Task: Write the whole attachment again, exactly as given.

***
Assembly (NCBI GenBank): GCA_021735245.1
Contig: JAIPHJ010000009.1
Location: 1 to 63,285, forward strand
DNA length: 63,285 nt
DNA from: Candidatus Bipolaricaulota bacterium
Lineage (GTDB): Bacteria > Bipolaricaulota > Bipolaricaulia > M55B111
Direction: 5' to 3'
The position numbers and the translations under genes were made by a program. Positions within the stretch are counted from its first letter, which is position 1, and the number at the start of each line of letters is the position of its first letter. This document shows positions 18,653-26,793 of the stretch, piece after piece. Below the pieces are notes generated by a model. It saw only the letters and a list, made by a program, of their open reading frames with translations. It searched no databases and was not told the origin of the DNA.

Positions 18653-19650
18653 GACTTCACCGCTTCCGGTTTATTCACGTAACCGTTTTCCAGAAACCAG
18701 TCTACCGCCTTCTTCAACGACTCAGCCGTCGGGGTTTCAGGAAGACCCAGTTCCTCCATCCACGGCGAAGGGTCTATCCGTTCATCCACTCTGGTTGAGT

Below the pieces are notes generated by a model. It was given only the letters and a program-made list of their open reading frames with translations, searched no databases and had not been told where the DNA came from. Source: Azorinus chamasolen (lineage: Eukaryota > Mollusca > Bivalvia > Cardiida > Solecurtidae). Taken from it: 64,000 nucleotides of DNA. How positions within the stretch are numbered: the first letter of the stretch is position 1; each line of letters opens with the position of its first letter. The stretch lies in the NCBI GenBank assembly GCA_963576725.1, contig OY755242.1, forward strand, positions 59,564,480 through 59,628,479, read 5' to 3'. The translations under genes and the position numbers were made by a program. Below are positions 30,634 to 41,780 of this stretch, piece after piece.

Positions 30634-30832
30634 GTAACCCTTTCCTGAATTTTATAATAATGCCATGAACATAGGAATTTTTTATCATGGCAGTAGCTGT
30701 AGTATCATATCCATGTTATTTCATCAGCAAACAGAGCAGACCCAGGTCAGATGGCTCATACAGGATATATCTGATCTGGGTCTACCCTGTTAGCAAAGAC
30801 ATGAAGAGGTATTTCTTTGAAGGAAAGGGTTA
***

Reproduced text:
Assembly (NCBI GenBank): GCA_021735245.1
Contig: JAIPHJ010000009.1
Location: 1 to 63,285, forward strand
DNA length: 63,285 nt
DNA from: Candidatus Bipolaricaulota bacterium
Lineage (GTDB): Bacteria > Bipolaricaulota > Bipolaricaulia > M55B111
Direction: 5' to 3'
The position numbers and the translations under genes were made by a program. Positions within the stretch are counted from its first letter, which is position 1, and the number at the start of each line of letters is the position of its first letter. This document shows positions 18,653-26,793 of the stretch, piece after piece. Below the pieces are notes generated by a model. It saw only the letters and a list, made by a program, of their open reading frames with translations. It searched no databases and was not told the origin of the DNA.

Positions 18653-19650
18653 GACTTCACCGCTTCCGGTTTATTCACGTAACCGTTTTCCAGAAACCAG
18701 TCTACCGCCTTCTTCAACGACTCAGCCGTCGGGGTTTCAGGAAGACCCAGTTCCTCCATCCACGGCGAAGGGTCTATCCGTTCATCCACTCTGGTTGAGT

Below the pieces are notes generated by a model. It was given only the letters and a program-made list of their open reading frames with translations, searched no databases and had not been told where the DNA came from. Source: Azorinus chamasolen (lineage: Eukaryota > Mollusca > Bivalvia > Cardiida > Solecurtidae). Taken from it: 64,000 nucleotides of DNA. How positions within the stretch are numbered: the first letter of the stretch is position 1; each line of letters opens with the position of its first letter. The stretch lies in the NCBI GenBank assembly GCA_963576725.1, contig OY755242.1, forward strand, positions 59,564,480 through 59,628,479, read 5' to 3'. The translations under genes and the position numbers were made by a program. Below are positions 30,634 to 41,780 of this stretch, piece after piece.

Positions 30634-30832
30634 GTAACCCTTTCCTGAATTTTATAATAATGCCATGAACATAGGAATTTTTTATCATGGCAGTAGCTGT
30701 AGTATCATATCCATGTTATTTCATCAGCAAACAGAGCAGACCCAGGTCAGATGGCTCATACAGGATATATCTGATCTGGGTCTACCCTGTTAGCAAAGAC
30801 ATGAAGAGGTATTTCTTTGAAGGAAAGGGTTA